It is significant that Zacharias’ name means “Jah has remembered”. Zacharias, John the Baptist’s father’s name itself means “Jah (or the LORD) has remembered” and Elisabeth, his wife’s name, means “God of (the) oath”. What a marriage! What a joining together of two individuals! Just their names make a perfect match and I am sure that they too, as children of God, were a lovely couple as they lived their married life.

Elisabeth’s name was stating “God of (the) oath” and then her husband (Zacharias) comes along and his name meant “Jah has remembered” and just as Zacharias, finally, in his old age, praises God and makes that very statement: that God had now performed “the mercy promised to our fathers, and to remember his holy covenant; The oath which he sware to our father Abraham,”.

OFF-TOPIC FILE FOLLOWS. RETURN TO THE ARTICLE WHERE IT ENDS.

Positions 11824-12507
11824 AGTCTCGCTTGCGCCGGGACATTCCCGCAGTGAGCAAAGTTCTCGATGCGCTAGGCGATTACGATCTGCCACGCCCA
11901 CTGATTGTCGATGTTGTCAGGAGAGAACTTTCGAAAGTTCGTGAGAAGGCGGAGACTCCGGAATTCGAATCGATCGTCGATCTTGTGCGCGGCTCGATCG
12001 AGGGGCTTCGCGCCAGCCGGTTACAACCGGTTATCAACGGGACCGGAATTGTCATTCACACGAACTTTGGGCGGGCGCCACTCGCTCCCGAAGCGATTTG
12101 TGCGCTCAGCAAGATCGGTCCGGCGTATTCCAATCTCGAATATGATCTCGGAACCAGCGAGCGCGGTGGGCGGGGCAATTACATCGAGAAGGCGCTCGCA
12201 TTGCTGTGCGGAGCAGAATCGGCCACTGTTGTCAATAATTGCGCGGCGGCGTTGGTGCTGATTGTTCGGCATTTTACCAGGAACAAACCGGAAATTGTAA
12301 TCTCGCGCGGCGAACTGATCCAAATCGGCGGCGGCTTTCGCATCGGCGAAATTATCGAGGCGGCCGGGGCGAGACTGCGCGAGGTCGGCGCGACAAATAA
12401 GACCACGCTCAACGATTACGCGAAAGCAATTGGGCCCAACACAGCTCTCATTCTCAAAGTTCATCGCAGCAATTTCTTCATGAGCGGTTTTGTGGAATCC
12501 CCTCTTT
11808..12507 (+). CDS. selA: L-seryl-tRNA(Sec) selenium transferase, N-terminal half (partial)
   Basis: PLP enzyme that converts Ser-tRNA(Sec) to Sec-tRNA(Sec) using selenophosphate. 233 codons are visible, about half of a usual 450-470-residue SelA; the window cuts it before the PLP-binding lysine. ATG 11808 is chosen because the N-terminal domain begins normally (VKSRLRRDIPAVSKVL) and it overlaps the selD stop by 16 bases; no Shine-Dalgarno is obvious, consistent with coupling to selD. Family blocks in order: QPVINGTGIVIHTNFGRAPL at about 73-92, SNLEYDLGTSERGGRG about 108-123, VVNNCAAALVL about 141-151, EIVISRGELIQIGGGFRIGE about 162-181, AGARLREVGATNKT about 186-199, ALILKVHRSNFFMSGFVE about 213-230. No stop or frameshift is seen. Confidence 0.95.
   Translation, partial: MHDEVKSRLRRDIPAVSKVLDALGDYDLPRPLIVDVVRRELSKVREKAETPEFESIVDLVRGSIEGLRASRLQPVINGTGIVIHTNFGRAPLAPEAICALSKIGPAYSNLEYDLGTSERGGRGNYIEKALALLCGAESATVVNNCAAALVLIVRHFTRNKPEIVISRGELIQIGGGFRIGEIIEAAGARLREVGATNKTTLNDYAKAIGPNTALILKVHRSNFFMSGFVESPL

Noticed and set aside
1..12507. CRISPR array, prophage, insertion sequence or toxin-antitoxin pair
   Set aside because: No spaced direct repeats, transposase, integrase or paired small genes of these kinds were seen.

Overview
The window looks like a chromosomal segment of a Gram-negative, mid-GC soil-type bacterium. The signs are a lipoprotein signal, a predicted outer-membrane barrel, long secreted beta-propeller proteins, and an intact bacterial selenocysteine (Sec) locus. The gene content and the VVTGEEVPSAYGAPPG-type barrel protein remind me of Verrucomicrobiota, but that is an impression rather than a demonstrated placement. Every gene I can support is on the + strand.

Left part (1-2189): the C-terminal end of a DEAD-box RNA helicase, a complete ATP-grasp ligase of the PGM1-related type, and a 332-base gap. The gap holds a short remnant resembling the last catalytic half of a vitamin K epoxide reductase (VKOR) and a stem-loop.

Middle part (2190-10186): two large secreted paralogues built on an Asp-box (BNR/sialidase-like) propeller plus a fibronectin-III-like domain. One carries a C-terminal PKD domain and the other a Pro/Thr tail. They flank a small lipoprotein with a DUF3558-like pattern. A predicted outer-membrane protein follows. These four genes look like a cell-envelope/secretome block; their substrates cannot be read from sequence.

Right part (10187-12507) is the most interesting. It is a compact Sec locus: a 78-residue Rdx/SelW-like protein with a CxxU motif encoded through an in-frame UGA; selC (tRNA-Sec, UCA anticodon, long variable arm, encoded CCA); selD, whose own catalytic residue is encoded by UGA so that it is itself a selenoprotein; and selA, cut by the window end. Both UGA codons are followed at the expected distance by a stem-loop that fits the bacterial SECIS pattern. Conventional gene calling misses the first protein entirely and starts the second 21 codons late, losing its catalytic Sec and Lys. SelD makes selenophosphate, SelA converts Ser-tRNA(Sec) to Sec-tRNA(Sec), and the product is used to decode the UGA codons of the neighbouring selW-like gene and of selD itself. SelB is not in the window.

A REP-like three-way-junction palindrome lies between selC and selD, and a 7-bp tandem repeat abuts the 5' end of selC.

So the whole Bible really, records the promise of God concerning His mercy in reference to His salvation plan for His people and here, as Hannah is going to conceive and “bare a son,” “JEHOVAH remembered her.” He remembered His mercy.

It goes on to say in 1 Samuel 1:20:

Wherefore it came to pass, when the time was come about after Hannah had conceived, that she bare a son, and called his name Samuel, saying, Because I have asked him of JEHOVAH.

We know how desperately and earnestly Hannah pleaded with God that He might hear her request. She presented her supplications before Him and God did hear and gave her this son. So, Hannah decides to name the boy “Samuel”.